There's an Episcopal church across the street from the Two-six, and if the doors had been open I might have gone in. Instead I went back to the subway entrance, then kept on going to La Salle and west for a block to Claremont. I didn't know which building was Lia's, but I didn't have to ask too many people before the sleepy-eyed attendant at a coin laundry pointed out the apartment house on the corner. I stood across the street and looked it over, a six-story brick cube with mock-Tudor trim. I didn't go in, didn't try to locate any of her roommates. An official investigation was in process, and I had no business getting in everybody's way. I just wanted a closer look, and I decided this was close enough.

I headed back to Broadway. There was a West African restaurant a few doors up La Salle, and I made a note to try it sometime. Meanwhile I thought of the Salonika, just two blocks away. I was hungry, I hadn't had anything but that one cup of coffee, and I could eat there as well as anywhere else, but I decided I didn't want to share my table with a ghost. I didn't blame myself for her death, I blamed the son of a bitch who'd killed her, but I couldn't help wondering whether the hand might have played out differently if I'd been a little firmer with her the previous afternoon.

And if I had, and if she'd told me in person what she later told my answering machine? Wouldn't she still have gone home, and wouldn't he still have paid her a visit? And wouldn't it have all come out the same?

I rode downtown and had my breakfast at the Morning Star.

When I got home there was a message to call Ira Wentworth, and this time I didn't shortcut the process by ringing Lia Parkman's cell phone. I called the precinct, and he answered his own phone. I told him he was putting in a lot of hours.

"I stayed at it pretty late last night," he said, "and I came in early this morning, because I wanted to see if I could goose the ME's office a little. I got the report. Injuries to the throat are consistent with a choke hold. Cause of death is definitely drowning, water in the lungs, et cetera. Blood alcohol is close to zero. Small amount of vodka in the stomach, unabsorbed into the bloodstream because she died so soon after ingesting it. He was being cute with the vodka, and it's three different kinds of a wrong note."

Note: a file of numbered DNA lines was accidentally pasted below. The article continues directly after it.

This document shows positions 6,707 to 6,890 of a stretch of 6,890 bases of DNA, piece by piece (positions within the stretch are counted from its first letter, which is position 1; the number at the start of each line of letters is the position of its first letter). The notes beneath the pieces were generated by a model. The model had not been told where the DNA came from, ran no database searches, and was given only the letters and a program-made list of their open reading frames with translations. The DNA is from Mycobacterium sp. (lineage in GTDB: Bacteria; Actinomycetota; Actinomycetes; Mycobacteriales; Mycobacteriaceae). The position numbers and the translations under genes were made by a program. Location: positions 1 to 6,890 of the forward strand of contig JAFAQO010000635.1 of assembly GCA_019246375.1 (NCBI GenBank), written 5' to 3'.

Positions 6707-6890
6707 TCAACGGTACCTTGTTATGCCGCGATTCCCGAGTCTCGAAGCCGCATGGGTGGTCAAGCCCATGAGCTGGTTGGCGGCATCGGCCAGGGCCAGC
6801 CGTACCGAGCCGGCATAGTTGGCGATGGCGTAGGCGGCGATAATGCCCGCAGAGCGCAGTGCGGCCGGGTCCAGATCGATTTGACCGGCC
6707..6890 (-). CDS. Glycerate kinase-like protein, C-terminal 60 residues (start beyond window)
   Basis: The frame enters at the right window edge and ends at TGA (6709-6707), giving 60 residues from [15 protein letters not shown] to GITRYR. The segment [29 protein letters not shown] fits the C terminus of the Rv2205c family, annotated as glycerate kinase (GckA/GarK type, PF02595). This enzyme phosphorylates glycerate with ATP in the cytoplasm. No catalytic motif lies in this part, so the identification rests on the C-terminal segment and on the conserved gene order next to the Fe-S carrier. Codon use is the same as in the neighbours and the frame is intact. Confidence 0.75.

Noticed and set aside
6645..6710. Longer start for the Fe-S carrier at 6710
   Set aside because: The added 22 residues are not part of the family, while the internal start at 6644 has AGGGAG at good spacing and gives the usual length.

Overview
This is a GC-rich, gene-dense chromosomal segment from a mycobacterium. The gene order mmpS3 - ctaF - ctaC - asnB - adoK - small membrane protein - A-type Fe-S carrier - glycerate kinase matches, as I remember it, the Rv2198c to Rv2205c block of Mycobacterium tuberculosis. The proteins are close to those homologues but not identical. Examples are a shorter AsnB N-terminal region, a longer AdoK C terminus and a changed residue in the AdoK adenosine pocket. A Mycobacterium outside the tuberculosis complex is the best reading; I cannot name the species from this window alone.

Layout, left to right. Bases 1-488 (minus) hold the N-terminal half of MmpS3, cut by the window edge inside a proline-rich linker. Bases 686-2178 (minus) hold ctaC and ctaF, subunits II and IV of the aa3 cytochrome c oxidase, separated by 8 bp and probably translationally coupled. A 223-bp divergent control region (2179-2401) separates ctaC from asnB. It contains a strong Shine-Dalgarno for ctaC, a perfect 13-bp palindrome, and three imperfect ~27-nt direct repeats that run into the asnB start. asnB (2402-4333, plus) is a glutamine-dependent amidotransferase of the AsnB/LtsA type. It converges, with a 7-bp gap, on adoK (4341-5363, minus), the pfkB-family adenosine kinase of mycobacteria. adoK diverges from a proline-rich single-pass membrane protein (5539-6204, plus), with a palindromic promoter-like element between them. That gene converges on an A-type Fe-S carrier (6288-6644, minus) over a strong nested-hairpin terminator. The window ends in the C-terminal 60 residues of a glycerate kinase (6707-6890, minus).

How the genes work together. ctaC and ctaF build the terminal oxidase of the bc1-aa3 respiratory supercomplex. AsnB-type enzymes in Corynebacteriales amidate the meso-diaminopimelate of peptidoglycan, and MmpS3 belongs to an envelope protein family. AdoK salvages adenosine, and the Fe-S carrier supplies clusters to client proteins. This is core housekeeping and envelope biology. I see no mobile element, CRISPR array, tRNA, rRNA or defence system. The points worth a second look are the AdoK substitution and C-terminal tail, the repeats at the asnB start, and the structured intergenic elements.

He'd been cute before, with the brass bolt he'd attached to the inside of Bierman's door.

"And you'll like this," he said. "Skin tissue on the face reveals traces of- and there's a chemical name a yard long I'm not even going to try to pronounce, but it's identified as a propellant frequently added to chemical Mace."

"That's how he took her down."

"Maced her and choked her," he said, "and then took her and drowned her. Must have been quick."

"And quiet."

"Well, it had to be quiet, with her roommates just a few yards away. Poor kid."

"She was on full scholarship," I said. "Taking a summer school course on the French Revolution."

"Maybe she had a classmate named Arden Brill. Wouldn't that be handy?"

But there was no Arden Brill. Wentworth called an hour later to tell me as much. There were no Brills at all registered at Columbia, none at NYU or CUNY or any other colleges he'd checked.

Phone directories for the city and the surrounding tristate area showed a fair number of Brills, about the same number proportionally as we'd found in the Manhattan book. None with Arden for a first name, though, and nothing close- no Alden, no Alton, no Auden. He had a couple of officers on the phones, working their way through the Brills, trying to find an Arden Brill. It was a thankless task, stupefyingly dull, and he didn't expect it to yield anything useful.